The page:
However, in looking at the three sentences within the structure of Genesis as a whole with Rûãch @Élöhîm as the Author, I see a shape in their content.

Gen 1.1:      In a beginning @Élöhîm brought into existence the heavens and the earth (the cosmos).

Gen 2.4b     When YHWH @Élöhîm fashioned land and sky (planet earth).

Gen 5.1b     When @Élöhîm brought into existence @ädhäm, in the likeness of @Élöhîm He fashioned him #

Gen 1.1 is a very broad brush stroke of @Élöhîm’s creative activity, starting at the very beginning and encompassing the entire cosmos.  @Élöhîm then tells the story of how He re-formed the earth and refilled it with life.

Gen 2.4b picks up on the re-formed earth by narrowing His creative activity down to planet earth.  YHWH @Élöhîm continues His Story with how He fashioned hä@ädhäm and his wife, how they broke the relationship that they had with Him and brought themselves to open shame, and the consequences of that action on their family.

Gen 5.1b picks up on the His creation of @ädhäm and then records the ten generations of @Ädhäm and his descendents through which the Line of the Promise ran.

So, the literary structure that Rûãch @Élöhîm used to this point is like a funnel: the opening starts broadly with the cosmos, the second ring narrows down to planet earth, and the third ring continues the narrowing down to @ädhäm.

I just find the structure interesting and beautifully balanced.

Section 02:  Author and Content

As I stated in Section 01, I think that the ending transition sentences function as signature statements, identifying the author.  Here the author is Nöãch.

These [are] the proceedings of Nöãch.  (Genesis 6.9a)

I think that the rest of 6.9 is the opening sentence of the proceedings of Shëm, which I will get into in Section 04.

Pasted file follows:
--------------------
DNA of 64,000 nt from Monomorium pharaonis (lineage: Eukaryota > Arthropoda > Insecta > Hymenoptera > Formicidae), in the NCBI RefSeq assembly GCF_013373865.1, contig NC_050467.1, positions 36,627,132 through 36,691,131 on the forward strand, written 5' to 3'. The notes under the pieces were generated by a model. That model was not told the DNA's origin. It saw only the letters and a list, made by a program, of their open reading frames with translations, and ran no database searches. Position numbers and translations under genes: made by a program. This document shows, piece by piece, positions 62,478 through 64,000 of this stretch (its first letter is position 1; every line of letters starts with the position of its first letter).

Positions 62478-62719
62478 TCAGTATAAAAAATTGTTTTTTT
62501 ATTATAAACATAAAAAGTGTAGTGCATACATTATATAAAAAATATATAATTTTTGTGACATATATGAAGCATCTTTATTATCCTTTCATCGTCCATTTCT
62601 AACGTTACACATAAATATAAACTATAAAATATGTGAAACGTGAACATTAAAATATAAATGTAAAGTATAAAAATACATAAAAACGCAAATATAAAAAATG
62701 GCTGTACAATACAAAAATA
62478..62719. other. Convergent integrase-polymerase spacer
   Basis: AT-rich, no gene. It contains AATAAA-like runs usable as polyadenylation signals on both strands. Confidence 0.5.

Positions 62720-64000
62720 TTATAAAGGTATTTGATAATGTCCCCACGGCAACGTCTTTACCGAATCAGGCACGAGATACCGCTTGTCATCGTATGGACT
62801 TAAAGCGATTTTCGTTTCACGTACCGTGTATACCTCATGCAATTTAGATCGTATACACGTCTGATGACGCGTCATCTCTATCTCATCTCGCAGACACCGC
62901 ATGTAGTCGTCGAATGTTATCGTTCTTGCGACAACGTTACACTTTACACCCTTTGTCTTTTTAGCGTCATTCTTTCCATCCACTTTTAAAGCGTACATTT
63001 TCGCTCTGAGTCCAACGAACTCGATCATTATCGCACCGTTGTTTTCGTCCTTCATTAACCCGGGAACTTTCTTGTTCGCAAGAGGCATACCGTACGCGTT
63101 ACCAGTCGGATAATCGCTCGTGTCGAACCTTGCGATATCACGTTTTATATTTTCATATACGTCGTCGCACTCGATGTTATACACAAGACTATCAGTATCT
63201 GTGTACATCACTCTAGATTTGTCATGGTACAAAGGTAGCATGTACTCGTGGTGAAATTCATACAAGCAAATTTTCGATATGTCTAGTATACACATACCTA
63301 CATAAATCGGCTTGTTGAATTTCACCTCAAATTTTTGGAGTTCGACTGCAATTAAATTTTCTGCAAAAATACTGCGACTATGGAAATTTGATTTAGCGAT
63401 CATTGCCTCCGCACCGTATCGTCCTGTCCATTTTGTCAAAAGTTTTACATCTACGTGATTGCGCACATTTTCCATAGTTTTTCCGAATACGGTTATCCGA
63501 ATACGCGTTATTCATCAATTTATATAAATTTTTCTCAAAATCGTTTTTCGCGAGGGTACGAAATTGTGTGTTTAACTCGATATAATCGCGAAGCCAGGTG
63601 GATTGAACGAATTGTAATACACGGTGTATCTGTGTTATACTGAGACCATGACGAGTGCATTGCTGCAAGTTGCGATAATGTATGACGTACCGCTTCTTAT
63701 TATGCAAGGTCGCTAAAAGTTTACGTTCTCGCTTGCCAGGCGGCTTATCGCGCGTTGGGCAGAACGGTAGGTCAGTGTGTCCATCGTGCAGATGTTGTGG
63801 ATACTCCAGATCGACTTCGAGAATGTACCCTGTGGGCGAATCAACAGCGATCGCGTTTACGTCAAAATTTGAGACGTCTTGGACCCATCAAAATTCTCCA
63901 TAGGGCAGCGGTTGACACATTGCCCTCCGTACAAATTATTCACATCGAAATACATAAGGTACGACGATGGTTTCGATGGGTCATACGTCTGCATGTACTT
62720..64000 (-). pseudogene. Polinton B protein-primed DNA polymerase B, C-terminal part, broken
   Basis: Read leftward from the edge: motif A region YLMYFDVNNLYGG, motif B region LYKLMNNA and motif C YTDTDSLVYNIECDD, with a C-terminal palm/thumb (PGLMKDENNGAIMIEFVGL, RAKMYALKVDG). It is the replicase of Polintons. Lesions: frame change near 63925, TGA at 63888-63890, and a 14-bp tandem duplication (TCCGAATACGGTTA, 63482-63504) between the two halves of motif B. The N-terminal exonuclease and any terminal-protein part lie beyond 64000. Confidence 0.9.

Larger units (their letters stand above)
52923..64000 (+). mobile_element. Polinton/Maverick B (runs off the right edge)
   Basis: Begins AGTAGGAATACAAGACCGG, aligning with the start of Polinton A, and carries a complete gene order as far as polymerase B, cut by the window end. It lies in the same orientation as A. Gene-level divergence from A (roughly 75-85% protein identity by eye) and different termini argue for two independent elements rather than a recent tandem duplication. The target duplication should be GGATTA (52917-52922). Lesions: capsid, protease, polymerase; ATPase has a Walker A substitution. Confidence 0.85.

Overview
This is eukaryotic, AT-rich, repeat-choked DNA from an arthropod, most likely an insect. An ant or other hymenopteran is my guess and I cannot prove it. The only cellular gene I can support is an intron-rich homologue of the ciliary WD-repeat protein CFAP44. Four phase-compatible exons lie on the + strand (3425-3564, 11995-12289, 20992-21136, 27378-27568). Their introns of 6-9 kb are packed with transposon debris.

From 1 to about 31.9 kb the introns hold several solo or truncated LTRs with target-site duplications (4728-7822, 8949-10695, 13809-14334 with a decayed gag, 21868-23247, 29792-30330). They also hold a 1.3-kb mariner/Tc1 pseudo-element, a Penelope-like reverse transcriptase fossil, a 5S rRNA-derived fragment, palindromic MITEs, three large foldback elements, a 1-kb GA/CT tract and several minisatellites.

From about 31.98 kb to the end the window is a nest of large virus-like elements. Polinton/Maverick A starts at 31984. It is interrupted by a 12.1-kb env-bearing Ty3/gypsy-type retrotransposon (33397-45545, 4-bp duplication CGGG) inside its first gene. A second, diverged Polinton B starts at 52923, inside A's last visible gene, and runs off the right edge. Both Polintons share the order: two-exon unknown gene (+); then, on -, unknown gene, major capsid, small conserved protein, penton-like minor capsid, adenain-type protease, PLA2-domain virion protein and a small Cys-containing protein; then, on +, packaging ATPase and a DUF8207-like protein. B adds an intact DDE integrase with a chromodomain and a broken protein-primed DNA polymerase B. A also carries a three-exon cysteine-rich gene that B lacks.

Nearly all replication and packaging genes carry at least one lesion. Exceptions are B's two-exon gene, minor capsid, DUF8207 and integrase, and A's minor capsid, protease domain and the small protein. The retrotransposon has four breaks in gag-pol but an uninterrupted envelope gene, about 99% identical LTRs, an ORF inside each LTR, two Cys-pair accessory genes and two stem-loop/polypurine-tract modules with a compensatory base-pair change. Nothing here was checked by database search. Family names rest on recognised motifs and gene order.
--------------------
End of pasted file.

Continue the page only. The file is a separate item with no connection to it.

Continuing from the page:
Now, compared to the other proceedings, the proceedings of Nöãch are very short.  There’s only two sections:  the Genesis 5 genealogy and an explanation for why YHWH @Élöhîm sent the Flood but spared Nöãch (Gen 6.1-5).

I think it likely that the Line of the Promise had kept a generational record, not because they knew that they were the Line of the Promise, but because they just kept generational records.  So, Genesis 5 is the record of ten generations of Nöãch’s ancestry formatted using a generations formula.

I think it possible that Nöãch developed the list and formula from whatever generational records his fathers had kept, after @Élöhîm informed him that only he and his line would survive the coming Flood.  The records of other lines would not need preserving, although there are kings lists extant from the Sumerian culture of rulers from before the Flood.  For me, this begs the question of what documents/books Nöãch preserved on the ark, but that is not the topic of this post.

So, YHWH @Élöhîm included in His inspired Word only one genealogy out of the antediluvian world: the genealogy of Nöãch, from whom the Line of the Promise would now descend.

I have additional observations on the Genesis 5 genealogy that I think I will keep for a separate post because they get off topic.

Moving on to the only other section of the proceedings of Nöãch, the information about the fallen benê hä@élöhîm and their offspring.  I discussed in my post on Who Told the Story First?  my belief that, as the Storyteller of His Story, YHWH @Élöhîm inspired the writing down of the true events of His Story before the revisionist versions began popping up.

I contend that the Line of the Promise did not write down the true account in response to the revisionist versions that appeared after the Flood, but rather @Ädhäm and Nöãch wrote down the true stories first.  Since Nöãch lived for 350 years after the Flood, it’s possible that he wrote this section after the Flood as part of exhorting his sons to follow YHWH because of what happened to bring about the Flood judgment.

Also, I think that it predates Shem’s writings.  The opening sentences of Shëm’s account only reference the corruption and violence on the earth.  If the records already contained the specifics about the cause of the corruption and violence on the earth, then Shem would not need to repeat that information in setting the scene for his account of the Flood.